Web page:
"In Gwin v. State, 456 So. 2d 845, 851 (Ala.Cr.App.1984), we stated:

"`"Aid and abet `comprehend all assistance rendered by acts or words of encouragement or support or presence, actual or constructive, to render assistance should it become necessary.'" Jones v. State, 174 Ala. 53, 57, 57 So. 2d 31 (1911), quoted in Radke v. State, 292 Ala. 290, 292, 293 So. 2d 314 (1974). If the jury is convinced beyond a reasonable doubt that the defendant was present with a view to render aid should it become necessary, the fact that the defendant is an aider and abettor is established. Jones, supra; Raiford v. State, 59 Ala. 106, 108 (1877). "The culpable participation of the accomplice need not be proved by positive testimony, and indeed rarely is so proved. Fuller v. State, 43 Ala.App. 632, 198 So. 2d 625. Rather, the jury must examine the conduct of the parties and the testimony as to the surrounding circumstances to determine its existence." Miller v. State, 405 So. 2d 41, 46 (Ala.Cr.App.1981); Watkins v. State, 357 So. 2d 156, 159 (Ala.Cr. App.1977), cert. denied, 357 So. 2d 161 (1978).' (Emphasis in original.)"

Watkins v. State, 495 So. 2d 92, 102 (Ala. Cr.App.1986).

"Such facts as the defendant's presence in connection with his companionship, his *424 conduct at, before, and after the commission of the act, are potent circumstances from which participation may be inferred. Smith [v. State, 57 Ala.App. 151, 326 So. 2d 680 (1975), cert. denied, 295 Ala. 419, 326 So. 2d 686 (1976) ]." Sanders v. State, 423 So. 2d 348, 351 (Ala.Cr.App.1982). Furthermore, "[w]here more than one person participates in a robbery it is immaterial which one takes the property. Gray v. State, 52 Ala.App. 481, 294 So. 2d 448 (1974). Nor must the evidence establish that the defendant personally committed violence against the victim or put the victim in fear. Crutcher v. State, 55 Ala.App. 469, 316 So. 2d 716 (1975)." Sanders v. State, supra, at 351.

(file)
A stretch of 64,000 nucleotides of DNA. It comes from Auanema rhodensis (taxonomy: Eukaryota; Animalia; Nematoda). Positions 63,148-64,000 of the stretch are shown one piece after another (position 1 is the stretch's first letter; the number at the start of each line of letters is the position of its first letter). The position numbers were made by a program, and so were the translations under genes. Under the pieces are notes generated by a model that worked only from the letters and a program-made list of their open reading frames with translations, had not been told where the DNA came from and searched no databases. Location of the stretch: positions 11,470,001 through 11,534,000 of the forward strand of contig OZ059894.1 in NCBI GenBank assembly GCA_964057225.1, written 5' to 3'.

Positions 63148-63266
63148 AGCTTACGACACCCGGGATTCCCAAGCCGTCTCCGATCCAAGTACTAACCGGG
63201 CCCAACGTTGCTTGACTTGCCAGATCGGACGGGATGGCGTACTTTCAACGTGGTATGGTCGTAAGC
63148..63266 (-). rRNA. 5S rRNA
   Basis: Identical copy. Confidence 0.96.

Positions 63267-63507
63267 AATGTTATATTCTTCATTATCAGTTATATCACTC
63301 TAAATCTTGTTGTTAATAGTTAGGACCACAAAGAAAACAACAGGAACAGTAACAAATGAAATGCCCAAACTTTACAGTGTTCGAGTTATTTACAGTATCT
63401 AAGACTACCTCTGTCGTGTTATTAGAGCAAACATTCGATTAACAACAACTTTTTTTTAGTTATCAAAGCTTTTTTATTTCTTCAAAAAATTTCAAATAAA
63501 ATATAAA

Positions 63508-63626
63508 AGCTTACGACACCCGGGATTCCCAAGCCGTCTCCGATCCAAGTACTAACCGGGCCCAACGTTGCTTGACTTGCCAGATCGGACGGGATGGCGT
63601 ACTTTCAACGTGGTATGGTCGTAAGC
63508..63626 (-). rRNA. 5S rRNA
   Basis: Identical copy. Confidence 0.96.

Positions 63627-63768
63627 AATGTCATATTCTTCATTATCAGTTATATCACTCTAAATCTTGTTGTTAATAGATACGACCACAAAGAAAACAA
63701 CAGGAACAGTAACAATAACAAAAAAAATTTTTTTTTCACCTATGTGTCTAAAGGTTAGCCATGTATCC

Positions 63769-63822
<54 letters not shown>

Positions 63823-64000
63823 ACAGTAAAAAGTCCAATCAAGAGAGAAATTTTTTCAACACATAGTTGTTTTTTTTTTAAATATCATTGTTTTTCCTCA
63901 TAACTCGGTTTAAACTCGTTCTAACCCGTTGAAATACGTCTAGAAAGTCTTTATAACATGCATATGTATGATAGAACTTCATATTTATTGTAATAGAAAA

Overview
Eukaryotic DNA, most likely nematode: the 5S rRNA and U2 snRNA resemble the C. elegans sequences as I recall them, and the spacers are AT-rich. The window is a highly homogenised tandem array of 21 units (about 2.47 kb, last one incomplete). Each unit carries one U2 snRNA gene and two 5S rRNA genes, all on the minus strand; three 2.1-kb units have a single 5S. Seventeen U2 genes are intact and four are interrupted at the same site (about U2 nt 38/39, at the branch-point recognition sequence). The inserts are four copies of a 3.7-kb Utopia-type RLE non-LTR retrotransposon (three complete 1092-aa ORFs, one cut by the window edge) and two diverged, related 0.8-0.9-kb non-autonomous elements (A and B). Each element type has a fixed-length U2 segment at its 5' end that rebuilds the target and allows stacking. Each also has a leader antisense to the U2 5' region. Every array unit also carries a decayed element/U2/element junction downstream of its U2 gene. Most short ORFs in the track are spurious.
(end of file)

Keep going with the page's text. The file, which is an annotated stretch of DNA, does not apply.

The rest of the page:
In the present case, there was sufficient evidence presented to the jury from which it could reasonably infer that the appellant aided and abetted in the commission of the robbery. One who aids and abets in the commission of a crime is as guilty as the principal and is punishable in the same way as the principal perpetrator of the crime. Biggs v. State, 331 So. 2d 763 (Ala.Cr.App.), cert. denied, 331 So. 2d 765 (Ala.1976). Therefore, the appellant's conviction and sentence were proper.


All the Judges concur.